Sarah Palin vs. Pit Bull
At last the American right and left have one issue they unequivocally agree on: You don’t actually have to read Sarah Palin’s book to have an opinion about it. Last Sunday Liz Cheney praised “Going Rogue” as “well-written” on Fox News even though, by her own account, she had sampled only “parts” of it. On Tuesday, Ana Marie Cox, a correspondent for Air America, belittled the book in The Washington Post while confessing that she couldn’t claim to have “completely” read it.
“Going Rogue” will hardly be the first best seller embraced by millions for talismanic rather than literary ends. And I am not recommending that others follow my example and slog through its 400-plus pages, especially since its supposed revelations have been picked through 24/7 for a week. But sometimes I wonder if anyone has read all of what Palin would call the “dang” thing. Some of the book’s most illuminating tics have been mentioned barely — if at all — by either its fans or foes. Palin is far and away the most important brand in American politics after Barack Obama, and attention must be paid. Those who wishfully think her 15 minutes are up are deluding themselves.
The book’s biggest surprise is Palin’s wide-eyed infatuation with show-business celebrities. You get nearly as much face time with Tina Fey and the cast of “Saturday Night Live” in “Going Rogue” as you do with John McCain. We learn how happy Palin was to receive calls from Bono and Warren Beatty “to share ideas and insights.” We wade through star-struck lists of campaign cameos by Robert Duvall, Jon Voight (who “blew us away”), Naomi Judd, Gary Sinise and Kelsey Grammer, among many others. Then there are the acknowledgments at the book’s end, where Palin reveals that her intimacy with media stars is such that she can air-kiss them on a first-name basis, from Greta to Laura to Rush.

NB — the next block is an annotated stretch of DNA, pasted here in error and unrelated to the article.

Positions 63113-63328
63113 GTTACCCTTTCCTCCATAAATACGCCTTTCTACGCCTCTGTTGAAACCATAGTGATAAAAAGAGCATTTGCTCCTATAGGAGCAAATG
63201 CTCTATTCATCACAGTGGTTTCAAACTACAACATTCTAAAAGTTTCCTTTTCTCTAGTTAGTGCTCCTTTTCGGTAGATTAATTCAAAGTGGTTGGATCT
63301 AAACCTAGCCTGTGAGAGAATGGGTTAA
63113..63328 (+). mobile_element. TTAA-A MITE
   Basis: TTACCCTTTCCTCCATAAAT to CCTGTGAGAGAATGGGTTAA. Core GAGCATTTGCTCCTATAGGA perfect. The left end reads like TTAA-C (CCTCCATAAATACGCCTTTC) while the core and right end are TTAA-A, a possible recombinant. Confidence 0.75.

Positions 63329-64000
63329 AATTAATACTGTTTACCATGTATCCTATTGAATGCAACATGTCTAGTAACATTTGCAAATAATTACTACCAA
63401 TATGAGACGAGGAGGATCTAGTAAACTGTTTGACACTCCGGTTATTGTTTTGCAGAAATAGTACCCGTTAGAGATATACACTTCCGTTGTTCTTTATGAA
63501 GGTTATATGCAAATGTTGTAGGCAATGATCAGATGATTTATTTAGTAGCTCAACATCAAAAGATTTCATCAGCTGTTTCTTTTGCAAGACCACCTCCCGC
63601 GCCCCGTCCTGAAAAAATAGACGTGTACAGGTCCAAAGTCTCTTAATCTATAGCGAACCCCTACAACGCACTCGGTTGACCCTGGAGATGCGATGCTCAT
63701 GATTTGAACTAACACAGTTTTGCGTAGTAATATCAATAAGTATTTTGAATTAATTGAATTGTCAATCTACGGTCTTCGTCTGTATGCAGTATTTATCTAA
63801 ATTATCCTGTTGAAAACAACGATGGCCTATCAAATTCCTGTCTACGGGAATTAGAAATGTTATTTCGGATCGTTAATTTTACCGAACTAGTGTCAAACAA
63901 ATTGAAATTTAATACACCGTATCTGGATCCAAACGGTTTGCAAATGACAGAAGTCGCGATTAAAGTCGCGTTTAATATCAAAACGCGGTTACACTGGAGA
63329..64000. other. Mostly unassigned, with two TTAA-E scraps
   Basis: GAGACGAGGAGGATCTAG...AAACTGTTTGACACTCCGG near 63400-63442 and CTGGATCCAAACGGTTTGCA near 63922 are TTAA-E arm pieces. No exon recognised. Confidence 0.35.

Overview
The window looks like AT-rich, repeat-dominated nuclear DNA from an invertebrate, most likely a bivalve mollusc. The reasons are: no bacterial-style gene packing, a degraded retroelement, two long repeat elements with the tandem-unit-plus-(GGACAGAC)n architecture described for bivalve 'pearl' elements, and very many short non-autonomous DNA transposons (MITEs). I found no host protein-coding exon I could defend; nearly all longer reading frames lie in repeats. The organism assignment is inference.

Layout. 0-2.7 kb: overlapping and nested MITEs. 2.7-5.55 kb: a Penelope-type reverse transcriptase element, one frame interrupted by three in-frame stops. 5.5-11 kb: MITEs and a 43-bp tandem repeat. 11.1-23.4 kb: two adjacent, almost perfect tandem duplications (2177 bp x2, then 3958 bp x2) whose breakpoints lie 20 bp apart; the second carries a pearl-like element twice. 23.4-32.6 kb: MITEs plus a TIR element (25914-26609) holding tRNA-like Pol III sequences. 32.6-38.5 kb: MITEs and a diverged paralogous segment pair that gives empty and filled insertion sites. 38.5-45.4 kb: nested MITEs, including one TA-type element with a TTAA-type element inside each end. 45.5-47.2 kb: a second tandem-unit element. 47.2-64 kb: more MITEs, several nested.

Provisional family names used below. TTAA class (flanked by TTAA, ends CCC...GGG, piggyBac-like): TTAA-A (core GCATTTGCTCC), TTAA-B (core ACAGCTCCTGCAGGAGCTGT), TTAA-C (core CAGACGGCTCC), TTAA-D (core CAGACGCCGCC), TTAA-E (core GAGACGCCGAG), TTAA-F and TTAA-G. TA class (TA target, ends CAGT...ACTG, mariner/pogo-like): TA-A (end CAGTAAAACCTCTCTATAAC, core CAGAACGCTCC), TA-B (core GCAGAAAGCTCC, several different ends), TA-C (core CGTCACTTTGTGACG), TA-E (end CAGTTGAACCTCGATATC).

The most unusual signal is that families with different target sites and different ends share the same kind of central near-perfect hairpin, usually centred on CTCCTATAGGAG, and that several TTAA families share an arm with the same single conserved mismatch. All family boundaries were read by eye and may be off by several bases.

Posted in Sarah Palin Going Rogue: An American Life
Tagged Air America, Alaska, Ana Marie Cox, Barack Obama, Barbara Walters Sarah Palin, Bob McDonnell, Bono, Bridge to Nowhere, conservatives, death panels, Dick Cheney, Fox News, Gary Sinise, Glenn Beck, Going Rogue, GOP, Greta Van Susteren, Jewish settlements Sarah Palin, John Boehner, John McCain, Jon Voight, Katie Couric, Kelsey Grammer, Levi Johnston, Liz Cheney, Lynn Vincent, Matthew Continetti, McCain-Palin, McCain-Palin campaign, Michael Steele, Mike Huckabee, Mitch McConnell, Mitt Romney, Naomi Judd, Neocons, pallin' around with terrorists, Pat Robertson, Persecution of Sarah Palin, Peter Wehner, Republican convention, Rich Lowry, Robert Duvall, Ronald Reagan, Rush Limbaugh, Sarah Palin, Sarah Palin Down syndrome, Sarah Palin Going Rogue, Sarah Palin Going Rogue: An American Life, Saturday Night Live, Saturday Night Live Sarah Palin, Thanks But No Thanks, The Washington Post, The Weekly Standard, Tim Pawlenty, Tina Fey, Warren Beatty, Wasilla, William Jennings Bryan, William Kristol
The same old hawks recruit Palin to pressure Obama on Afghanistan, while ignoring their own past.
Sarah Palin during a press conference on November 13, 2008.
Here come the neocons again—and this time with Sarah Palin.
A group of conservative foreign policy advocates—including a bevy of neoconservatives—this week sent President Barack Obama a letter urging him to stand firm in Afghanistan and vowing their support for him (on Afghanistan) if he did so. The letter was organized by the Foreign Policy Initiative, a think tank put together by leading neoconservatives Bill Kristol and Robert Kagan, and signers included the pair and such neocon stalwarts as David Frum, Max Boot, Robert Kagan, John Podhoretz, Clifford May, Danielle Pletka, Randy Scheunemann, Dan Senor, and Gary Schmitt. But two high-profile right-wingers also added their names: Sarah Palin and Karl Rove.
Posted in President Barack Obama, Sarah Palin - Private Citizen
Tagged Afghanistan, Afghans, Alaska, Barack Obama, Bill Kristol, Bush Cheney, Bush-Cheney administration, Clifford May, Congressional Research Service, Conservative, Dan Senor, Danielle Pletka, David Frum, foreign policy, Foreign Policy Initiative, Gary Schmitt, George Will, Iraq war, John McCain, John Podhoretz, Karl Rove, Max Boot, Neocons, neoconservatives, President Barack Obama, Project for a New American Century, Randy Scheunemann, Republicans, Robert Kagan, Saddam Hussein, Sarah Palin, US military, US troops, Wasilla, WMD